Like many massage therapists, I was drawn into the profession by gratification of helping others. I tend to be a bit of a mother hen, always wanting those around me to feel safe and cared for. That strong nurturing bone in me has always loved working on moms, especially expectant mom’s, partially because they always expressed such gratitude and appreciation for the relief that they feel in sessions.
Two years ago a childhood friend of mine, who was pregnant at the time, said she would like to get a massage but wondered if I had a special prenatal cushion to allow her to lay face down. She explained that she hadn’t been able to lay face down for months. When she went to her chiropractor, who had one of these cushions, it was such a relief that she would have paid him just for the luxury of laying down!
Never having been pregnant before, I was embarrassed at my own oblivion toward my expectant mama’s comfort. Here I had been doing prenatal massages since 2001 and many of my clients, it turns out probably weren’t even comfortable laying on the table! Sure, I gave my clients a pillow or two for side-lying position. I had thorough prenatal massage training in school and had taken home-study course refreshers since graduating, but I wanted to know more. I wanted to take better care of my prenatal clients, to be more in-tuned with their needs.
Inspired to better my practice, I found a prenatal massage certification class offering by Claire Marie Miller in Baltimore, Md. in the Spring of 2014. What was supposed to be a three day workshop turned out to be a transformative experience for me and changed my whole view of pregnancy and childbirth. The course (entitled ‘Nurturing the Mother’) covered massage during labor, postpartum and even infant massage.
Until ‘Nurturing the Mother’ I felt a certain amount of trepidation around pregnancy in general. Death and the creation of life are two areas which our society doesn’t feel comfortable talking openly about. It’s something that mostly happens in hospitals away from everyday life. We have a tendency to fear the unknown, and to compound the issue the messages that the American media puts out tend to portray childbirth as a medical crisis and stereotype pregnant women as these vulnerable, handicapped bundles of emotion just waddling around.
Claire Marie Miller’s workshop gave me the opportunity to listen to so many real and personal birth stories, as told from the perspective of women. This experience of listening and also just watching home videos of women and midwives from other cultures giving birth had a major impact on my psyche. I now think of pregnancy and childbirth as a healthy and natural process that women’s bodies are designed to do. Not something to be afraid of. Yes, pregnant women are more vulnerable to environmental factors, there are even some who need to abstain from massage, but they are also amazingly strong and resilient!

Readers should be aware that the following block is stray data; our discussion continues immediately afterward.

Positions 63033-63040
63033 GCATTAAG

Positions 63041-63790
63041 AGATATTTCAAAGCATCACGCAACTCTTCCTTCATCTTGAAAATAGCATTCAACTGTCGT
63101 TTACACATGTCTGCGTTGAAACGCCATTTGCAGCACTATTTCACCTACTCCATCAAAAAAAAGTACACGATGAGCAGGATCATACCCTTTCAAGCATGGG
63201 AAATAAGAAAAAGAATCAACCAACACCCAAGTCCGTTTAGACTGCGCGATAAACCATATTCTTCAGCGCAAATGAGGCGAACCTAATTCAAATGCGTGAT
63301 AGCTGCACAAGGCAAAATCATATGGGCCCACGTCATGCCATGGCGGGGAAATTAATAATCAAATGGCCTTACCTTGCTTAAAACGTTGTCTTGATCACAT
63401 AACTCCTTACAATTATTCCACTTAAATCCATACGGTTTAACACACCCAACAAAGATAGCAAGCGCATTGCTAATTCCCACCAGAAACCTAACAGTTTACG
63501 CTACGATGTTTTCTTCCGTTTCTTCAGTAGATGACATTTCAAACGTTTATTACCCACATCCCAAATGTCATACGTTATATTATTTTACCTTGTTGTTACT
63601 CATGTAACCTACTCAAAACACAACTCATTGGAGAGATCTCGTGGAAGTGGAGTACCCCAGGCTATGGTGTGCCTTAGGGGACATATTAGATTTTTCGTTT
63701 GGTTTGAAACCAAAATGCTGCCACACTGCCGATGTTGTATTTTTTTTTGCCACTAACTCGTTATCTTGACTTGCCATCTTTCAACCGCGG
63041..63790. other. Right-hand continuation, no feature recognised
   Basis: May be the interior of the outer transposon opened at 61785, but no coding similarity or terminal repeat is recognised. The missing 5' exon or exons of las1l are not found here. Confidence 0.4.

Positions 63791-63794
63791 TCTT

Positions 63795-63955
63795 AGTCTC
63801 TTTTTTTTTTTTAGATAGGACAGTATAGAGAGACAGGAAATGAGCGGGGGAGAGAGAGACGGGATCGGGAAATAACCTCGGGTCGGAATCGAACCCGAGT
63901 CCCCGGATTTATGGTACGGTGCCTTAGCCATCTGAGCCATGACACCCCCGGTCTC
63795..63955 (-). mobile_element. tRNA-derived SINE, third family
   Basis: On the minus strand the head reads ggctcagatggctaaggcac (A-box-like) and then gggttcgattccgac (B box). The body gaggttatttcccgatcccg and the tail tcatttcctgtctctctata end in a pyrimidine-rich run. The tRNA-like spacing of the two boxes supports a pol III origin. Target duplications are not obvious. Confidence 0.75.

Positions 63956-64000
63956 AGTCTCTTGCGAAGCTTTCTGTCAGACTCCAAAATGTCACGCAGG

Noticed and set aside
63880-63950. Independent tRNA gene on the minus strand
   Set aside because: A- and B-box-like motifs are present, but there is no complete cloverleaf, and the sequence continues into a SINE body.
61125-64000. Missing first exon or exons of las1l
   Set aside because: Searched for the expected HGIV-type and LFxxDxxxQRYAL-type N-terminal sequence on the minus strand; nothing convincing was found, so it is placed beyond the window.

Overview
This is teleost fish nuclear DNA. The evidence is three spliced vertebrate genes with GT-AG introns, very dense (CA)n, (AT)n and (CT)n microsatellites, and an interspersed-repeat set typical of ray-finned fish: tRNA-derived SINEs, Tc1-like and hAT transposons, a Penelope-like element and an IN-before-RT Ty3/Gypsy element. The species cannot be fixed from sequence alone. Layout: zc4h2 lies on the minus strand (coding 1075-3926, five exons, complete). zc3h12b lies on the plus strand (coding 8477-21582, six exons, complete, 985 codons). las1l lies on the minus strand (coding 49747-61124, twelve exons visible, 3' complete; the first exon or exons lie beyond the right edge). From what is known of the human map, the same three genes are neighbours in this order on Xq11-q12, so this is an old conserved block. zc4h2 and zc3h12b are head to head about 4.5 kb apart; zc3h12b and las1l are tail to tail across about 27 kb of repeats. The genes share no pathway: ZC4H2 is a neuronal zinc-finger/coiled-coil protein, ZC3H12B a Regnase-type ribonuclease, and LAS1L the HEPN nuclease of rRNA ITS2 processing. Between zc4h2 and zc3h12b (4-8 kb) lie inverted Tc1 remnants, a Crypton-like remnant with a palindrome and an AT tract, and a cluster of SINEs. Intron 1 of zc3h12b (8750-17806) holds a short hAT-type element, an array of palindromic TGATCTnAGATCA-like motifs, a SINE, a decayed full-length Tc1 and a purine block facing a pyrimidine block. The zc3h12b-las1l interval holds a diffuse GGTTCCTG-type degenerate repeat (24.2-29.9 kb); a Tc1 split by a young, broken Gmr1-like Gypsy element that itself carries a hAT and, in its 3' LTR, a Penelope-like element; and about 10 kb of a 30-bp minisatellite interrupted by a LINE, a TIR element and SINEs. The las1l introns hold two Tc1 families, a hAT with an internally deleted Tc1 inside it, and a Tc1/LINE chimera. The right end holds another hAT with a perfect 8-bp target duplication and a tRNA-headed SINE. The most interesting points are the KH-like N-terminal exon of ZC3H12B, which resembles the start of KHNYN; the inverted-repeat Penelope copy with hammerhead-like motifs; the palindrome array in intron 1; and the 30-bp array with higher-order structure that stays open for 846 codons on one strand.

Learning safe, effective massage techniques to keep women comfortable throughout pregnancy, labor, and postpartum helped me to feel more confident as a massage therapist working in this field. Learning more about contraindications and risk factors also helped me to feel better prepared in knowing what issues to look out for.
After the Nurturing the Mother workshop, I was fortunate enough have pregnant girlfriends close by to practice my new found techniques on. It was helpful to be able to work so closely together and to witness up close the changes that women’s bodies go through throughout the course of pregnancy and beyond.
In August 2014 one of the women, who I had been working closely with invited me to give her massage during her labor. Her seasoned doula guided me in helpful massage techniques to use. It felt amazing to be present for such a momentous occasion, and to be able to offer support to my friend in one of her finest hours. I left in complete awe of the human body and spirit.
Shortly thereafter I moved to Colorado Springs, where friends and family urged me to pursue a doula training. I attended to a CAPPA labour doula workshop with Ana M. Hill which was very informative. While my massage practice doesn’t currently allow me to leave work on such short notice as a doula requires, the training definitely enriched my massage practice by giving me a better idea of some of the choices and challenges that pregnant women face. I learned more about options and resources that are available, as well as met some fantastic local birth care providers.
While I did end up purchasing that fancy contour cushion for laying face down, it turns out that most of my pregnant mamas are most comfortable side-lying with the aid of a good pillow fortress. The contour cushion does come in handy for postpartum massage, especially for breast feeding women.
If you would like to book a prenatal or postpartum massage for yourself or a friend, please let us know your specific needs, and due date/delivery date. While there are no studies that link massage to miscarriage, we recommend waiting until you are past your first trimester of pregnancy to be cautious. Anyone with a high risk pregnancy should consult with your doctor before receiving massage.
I look forward to having the opportunity to work with you! Check out our online booking for a quick and easy way to schedule. Thanks for taking the time to read my story!
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